Delusional thinking: Keeping thoughts in perspective

Young children live in a world of delusion. “Magical thinking,” the inability to distinguish what is real from unreal; are part and parcel to their brain development…the structuring of those neurons and associated synapses being developed…the development of cognitive/reasoning processes.

This is most evident when we watch and listen to young children as they play with, and talk to their toys…dolls and action figures; and they play the “let’s pretend” with others. It is all a part of normal child development that most adults can relate to.

These stages of development of the child is well known to the toy companies, TV shows, video games, and the theme parks; as the young children interrelate with the people in animal costumes’, the princesses, etc.

The children relate to all that being real. Yet their brains are soaking up information like a sponge, and they outgrow the magical, delusional thinking; for the most part by the time they reach adolescence.

Ancient Chinese proverb

If one man conquers an Army, and another conquers himself, the latter is the greatest of the conquerors.”

As adolescence comes about, cognitive structuring of the brain continues, and the delusionary thinking continues in another way. Now, since the “magical thinking” has gone away; the young person becomes over concerned about their social interaction and their self-appearance…”am I dressed right?” “Does my hair look alright?” etc.

During the adolescent stages of development the deluded thinking is most exemplified by their social interaction with their peers, and peer pressure.

“But Mom, everybody is doing it!” “Everybody has one, why can’t I?” They further become deluded about their future and their abilities …so very typical of the teenage years. As one parent client of mine with a teenage son once remarked, “He is driving me nuts!” Adolescent children can indeed be most challenging for the parent.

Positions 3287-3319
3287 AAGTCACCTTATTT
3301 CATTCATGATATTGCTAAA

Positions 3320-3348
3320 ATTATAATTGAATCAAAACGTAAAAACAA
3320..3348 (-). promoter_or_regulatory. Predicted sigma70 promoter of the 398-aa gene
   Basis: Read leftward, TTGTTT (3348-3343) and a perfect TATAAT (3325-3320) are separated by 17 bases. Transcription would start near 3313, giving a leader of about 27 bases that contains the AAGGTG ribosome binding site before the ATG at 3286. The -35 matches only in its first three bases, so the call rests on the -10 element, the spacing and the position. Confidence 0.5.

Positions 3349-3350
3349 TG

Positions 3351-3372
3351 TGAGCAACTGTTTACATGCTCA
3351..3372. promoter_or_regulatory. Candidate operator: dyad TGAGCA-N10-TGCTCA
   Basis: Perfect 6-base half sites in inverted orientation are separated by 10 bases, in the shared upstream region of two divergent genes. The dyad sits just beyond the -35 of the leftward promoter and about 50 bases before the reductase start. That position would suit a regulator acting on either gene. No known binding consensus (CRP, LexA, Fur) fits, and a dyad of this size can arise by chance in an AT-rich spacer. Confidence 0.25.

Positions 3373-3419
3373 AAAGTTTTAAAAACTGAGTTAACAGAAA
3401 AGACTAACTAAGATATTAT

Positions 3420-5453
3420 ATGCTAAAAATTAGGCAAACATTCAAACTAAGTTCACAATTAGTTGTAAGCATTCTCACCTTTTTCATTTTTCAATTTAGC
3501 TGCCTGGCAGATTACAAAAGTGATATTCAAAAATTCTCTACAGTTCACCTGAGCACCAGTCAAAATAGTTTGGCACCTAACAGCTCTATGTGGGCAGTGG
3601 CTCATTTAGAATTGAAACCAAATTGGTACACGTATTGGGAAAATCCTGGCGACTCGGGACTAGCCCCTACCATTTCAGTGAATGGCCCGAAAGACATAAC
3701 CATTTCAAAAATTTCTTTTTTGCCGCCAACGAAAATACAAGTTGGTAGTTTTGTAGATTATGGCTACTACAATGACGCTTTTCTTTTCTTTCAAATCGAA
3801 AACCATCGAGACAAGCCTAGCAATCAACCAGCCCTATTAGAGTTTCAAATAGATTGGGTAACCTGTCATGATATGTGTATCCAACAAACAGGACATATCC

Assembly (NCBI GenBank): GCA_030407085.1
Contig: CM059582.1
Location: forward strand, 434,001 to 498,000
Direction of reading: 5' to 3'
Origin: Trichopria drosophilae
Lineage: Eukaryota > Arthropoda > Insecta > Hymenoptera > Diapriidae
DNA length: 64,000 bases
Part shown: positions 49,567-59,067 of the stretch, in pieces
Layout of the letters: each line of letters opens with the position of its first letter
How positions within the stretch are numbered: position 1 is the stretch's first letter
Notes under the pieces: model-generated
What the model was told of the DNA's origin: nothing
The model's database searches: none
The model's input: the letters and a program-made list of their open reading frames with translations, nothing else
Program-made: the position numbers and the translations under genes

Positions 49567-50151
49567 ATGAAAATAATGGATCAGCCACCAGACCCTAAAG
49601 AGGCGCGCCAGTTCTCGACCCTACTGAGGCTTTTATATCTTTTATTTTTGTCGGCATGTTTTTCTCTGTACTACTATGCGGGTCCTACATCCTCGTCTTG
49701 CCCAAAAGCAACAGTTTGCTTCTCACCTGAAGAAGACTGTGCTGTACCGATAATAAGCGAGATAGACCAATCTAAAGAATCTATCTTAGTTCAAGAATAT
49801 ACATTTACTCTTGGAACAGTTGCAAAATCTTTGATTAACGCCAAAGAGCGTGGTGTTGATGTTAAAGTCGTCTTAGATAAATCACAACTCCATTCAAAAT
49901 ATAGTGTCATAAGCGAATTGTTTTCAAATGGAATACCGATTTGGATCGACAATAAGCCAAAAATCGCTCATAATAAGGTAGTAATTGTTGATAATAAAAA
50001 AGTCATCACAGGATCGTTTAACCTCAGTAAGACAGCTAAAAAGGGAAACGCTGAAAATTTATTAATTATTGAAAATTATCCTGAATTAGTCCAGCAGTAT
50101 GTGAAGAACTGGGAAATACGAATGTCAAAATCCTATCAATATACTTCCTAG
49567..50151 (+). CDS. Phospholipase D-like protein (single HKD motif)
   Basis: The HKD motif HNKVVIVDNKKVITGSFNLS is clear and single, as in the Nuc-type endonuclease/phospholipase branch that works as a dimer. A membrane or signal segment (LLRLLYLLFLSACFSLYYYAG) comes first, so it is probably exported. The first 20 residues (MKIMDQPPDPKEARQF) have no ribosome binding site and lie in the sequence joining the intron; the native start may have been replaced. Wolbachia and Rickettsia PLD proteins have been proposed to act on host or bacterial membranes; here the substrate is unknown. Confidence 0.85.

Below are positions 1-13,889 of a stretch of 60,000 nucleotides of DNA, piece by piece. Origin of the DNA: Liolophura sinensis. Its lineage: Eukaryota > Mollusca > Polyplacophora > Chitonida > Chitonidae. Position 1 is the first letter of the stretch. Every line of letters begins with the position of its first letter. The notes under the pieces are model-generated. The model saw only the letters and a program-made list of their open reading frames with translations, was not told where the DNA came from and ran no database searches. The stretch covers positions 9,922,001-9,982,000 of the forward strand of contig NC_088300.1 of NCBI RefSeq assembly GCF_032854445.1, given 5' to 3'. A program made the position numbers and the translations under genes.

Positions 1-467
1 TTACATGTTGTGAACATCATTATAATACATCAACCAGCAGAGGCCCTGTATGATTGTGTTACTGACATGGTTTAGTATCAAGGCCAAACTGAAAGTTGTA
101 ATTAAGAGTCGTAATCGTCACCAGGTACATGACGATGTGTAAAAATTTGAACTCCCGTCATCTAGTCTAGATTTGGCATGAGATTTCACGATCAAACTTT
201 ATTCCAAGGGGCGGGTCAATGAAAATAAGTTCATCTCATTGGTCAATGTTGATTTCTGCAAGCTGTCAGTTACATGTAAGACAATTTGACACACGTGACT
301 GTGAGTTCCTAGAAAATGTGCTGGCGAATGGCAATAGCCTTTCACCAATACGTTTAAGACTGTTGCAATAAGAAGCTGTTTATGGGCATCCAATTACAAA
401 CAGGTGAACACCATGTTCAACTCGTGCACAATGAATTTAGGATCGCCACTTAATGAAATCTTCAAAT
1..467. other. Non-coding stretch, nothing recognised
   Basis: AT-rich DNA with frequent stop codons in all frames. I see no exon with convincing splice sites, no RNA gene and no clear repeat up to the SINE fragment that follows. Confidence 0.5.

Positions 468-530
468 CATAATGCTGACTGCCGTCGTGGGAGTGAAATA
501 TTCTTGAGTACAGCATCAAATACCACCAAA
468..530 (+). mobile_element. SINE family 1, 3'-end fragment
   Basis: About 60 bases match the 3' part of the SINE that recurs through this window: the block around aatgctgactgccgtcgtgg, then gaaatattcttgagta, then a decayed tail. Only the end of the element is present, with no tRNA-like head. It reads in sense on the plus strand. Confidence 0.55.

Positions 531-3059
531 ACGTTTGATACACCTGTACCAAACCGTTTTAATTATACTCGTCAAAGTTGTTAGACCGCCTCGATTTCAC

As an adult most of us are aware that we develop reasoning to the point of knowing just what is rational and irrational, what is delusionary versus nondelusionary thinking. It is only when the delusions become a troublesome part of one’s life that Delusional Disorders develop…thoughts go awry.

Delusion, a word that has its origin from the Latin word “deludere,” translates in English to “play or trick.” Psychologically a delusion is our mind “playing tricks on us.” As children, when asked what they want to be when they grow up; they may say they are going to be a doctor, lawyer, astronaut, etc.; without the comprehension of what it takes to reach that point.

As adults we sometimes have delusions also; what we are going to do with the money when we win that lottery, making a million dollars, etc; “putting the cart before the horse.”

Most people have deluded thinking at times, but then our rational brain takes over…bringing us back to reality. But for some people their deluded thinking becomes fixed, they develop a Delusional Disorder.

Whereas a delusion is a false belief or opinion about something, a delusional disorder is a fixed, dominating, persistent, false mental perception resistant to reason. It is a false belief regarding the self or persons or objects outside the self that persists despite the facts.